Warning: contains spoilers for “Whisper in the Dark,” appearing in Miracleman #0!A new Miracleman comic has pointed out critical flaws in the X-Men’s Resurrection Protocols. These Resurrection Protocols have allowed Earth’s mutants to effectively achieve immortality, as it allows any dead mutant to be revived. This process has also raised a number of thorny ethical questions, and in Miracleman #0, the titular hero uses another alien civilization to point out some deep flaws inherent in the process. The issue, released to commemorate 40 years of Miracleman’s Modern Age, is on sale now in print and digital.
In 2019, after years of standing on the Marvel Universe’s sidelines, the X-Men returned in grand form when writer Jonathan Hickman helped launch the House of X series, introducing readers to Krakoa. Designed as a homeland for all Earth’s mutants, it is a place where they can live free of human persecution. Also key to the X-Men’s bold new era are the Resurrection Protocols, which as mentioned earlier, can revive a dead mutant. As can be expected, a number of ethical issues have arisen surrounding the process, going so far as to trigger a crisis of faith in Nightcrawler. Krakoa has also kept the Protocols secret from the outside world as well. While fans debate the moral implications of the Resurrection Protocols, a story appearing in Miracleman #0 raises even more.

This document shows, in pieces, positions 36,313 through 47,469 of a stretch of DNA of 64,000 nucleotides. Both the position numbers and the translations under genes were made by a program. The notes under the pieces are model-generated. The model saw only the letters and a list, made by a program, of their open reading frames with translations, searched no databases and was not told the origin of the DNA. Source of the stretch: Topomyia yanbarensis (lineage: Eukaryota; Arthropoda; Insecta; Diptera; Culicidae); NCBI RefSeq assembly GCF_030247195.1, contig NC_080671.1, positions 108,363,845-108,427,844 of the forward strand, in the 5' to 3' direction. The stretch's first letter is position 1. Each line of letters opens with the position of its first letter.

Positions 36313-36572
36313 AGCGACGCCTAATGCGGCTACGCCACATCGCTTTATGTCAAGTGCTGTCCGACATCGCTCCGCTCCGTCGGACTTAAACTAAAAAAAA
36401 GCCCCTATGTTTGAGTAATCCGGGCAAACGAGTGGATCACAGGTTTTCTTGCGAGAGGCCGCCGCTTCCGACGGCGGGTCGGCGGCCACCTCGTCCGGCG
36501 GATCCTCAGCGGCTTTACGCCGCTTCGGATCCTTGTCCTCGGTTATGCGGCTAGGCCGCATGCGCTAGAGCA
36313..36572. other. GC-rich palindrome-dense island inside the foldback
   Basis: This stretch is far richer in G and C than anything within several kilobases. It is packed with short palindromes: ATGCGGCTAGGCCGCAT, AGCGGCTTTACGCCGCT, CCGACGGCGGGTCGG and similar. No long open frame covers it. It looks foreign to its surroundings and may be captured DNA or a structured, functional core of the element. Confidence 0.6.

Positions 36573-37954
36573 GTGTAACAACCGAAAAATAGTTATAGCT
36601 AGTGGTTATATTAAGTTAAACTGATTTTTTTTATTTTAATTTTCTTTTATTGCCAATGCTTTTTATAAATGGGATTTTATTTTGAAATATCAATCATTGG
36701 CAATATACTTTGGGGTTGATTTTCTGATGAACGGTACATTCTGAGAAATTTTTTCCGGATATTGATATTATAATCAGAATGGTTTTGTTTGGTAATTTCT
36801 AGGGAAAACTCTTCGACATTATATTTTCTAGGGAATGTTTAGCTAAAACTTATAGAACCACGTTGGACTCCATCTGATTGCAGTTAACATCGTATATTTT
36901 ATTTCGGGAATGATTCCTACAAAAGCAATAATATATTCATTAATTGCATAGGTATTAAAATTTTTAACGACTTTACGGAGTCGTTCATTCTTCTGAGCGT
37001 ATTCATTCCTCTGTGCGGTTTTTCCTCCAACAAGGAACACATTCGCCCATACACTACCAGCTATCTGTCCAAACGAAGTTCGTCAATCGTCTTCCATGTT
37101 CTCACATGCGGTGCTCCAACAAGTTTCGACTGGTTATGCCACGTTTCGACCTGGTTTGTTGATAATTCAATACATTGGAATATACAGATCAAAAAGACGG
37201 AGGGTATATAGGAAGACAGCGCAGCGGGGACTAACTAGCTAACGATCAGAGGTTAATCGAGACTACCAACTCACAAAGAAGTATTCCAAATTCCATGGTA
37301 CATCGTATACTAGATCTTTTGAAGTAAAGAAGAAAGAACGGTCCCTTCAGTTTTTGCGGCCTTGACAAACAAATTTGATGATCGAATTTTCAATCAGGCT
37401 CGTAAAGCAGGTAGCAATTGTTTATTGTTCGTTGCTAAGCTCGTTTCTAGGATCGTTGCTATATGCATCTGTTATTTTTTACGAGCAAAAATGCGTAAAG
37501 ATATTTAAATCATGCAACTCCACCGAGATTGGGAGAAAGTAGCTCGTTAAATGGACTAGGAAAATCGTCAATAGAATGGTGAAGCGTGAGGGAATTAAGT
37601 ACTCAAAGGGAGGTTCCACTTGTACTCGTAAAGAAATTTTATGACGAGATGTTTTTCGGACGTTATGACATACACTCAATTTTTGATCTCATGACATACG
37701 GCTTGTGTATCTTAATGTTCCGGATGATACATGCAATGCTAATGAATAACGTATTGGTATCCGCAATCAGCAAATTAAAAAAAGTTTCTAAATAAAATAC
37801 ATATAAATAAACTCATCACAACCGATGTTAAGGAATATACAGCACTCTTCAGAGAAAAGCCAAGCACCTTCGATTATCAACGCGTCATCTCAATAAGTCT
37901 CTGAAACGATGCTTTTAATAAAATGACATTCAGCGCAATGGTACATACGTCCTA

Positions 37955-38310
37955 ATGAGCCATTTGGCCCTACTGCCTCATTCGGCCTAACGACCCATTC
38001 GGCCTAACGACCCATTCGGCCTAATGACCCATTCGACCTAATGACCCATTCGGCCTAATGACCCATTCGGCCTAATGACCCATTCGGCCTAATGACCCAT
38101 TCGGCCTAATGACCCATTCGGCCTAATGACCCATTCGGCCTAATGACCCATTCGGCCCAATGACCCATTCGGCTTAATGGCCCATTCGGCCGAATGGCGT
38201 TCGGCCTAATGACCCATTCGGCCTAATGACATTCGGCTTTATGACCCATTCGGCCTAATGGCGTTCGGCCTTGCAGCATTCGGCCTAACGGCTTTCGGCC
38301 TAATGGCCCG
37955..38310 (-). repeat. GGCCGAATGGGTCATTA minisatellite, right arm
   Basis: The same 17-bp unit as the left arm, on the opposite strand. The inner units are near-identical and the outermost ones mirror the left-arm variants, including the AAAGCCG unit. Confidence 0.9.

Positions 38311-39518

In the story, titled “Whisper in the Dark,” the Warpsmiths have dispatched Jakksa Gun to determine what happened to an alien freighter, whose crew was seemingly killed by a young human boy calling himself “Wednesday Morning.” The freighter was found near an area of space where a mysterious presence called “The Whisper” dwells. As Jakksa follows the trail deeper and deeper, he learns the aliens on the freighter do not actually die; instead their memories are recorded on a device embedded in their heads. When they die, these memories are transferred to the “flesh-looms” where a new body is built. Once body and memories are reintegrated, the person is reborn. Jakksa also learns that the Whisper has corrupted both Wednesday Morning and the crew of freighter; once the memories of the crew were uploaded to the flesh-looms, the Whisper’s corruption would spread far and wide through society. The story was written by Mike Carey, illustrated by Paul Davidson, colored by Antonio Fabela and lettered by Joe Caramagna.
There Is a Deep Flaw in the X-Men’s Resurrection Protocols
Fortunately, Jakksa Gun was able to stop the Whisper before it uploaded itself to the looms and destroyed everything, and his adventure points out a serious flaw in the Resurrection Protocols: the possibility of corruption. As seen in this story, a dark presence had wormed its way into its victims brains and if not for Jakksa’s intervention, it would have eventually infected the entire population. What if something similar was to happen when a mutant is being revived on Krakoa? Could some sort of corruption be introduced into Cerebro, that could then spread to newly revived mutants? Perhaps the only thing that could prevent this from happening is how the process on Krakoa works. It is not simply a matter of obtaining the brain patterns from Cerebro; a special team of mutants, called “the Five” are also integral. This extra layer can provide protection from corruption.
The same story raises other questions about the Resurrection Protocols, particularly legal ones; for example, if someone can be revived continuously, does it count as murder? Or is it aggravated assault? The debates surrounding the X-Men’s Resurrection Protocols will not die down anytime soon, and now Miracleman has pointed out even more issues with the process.
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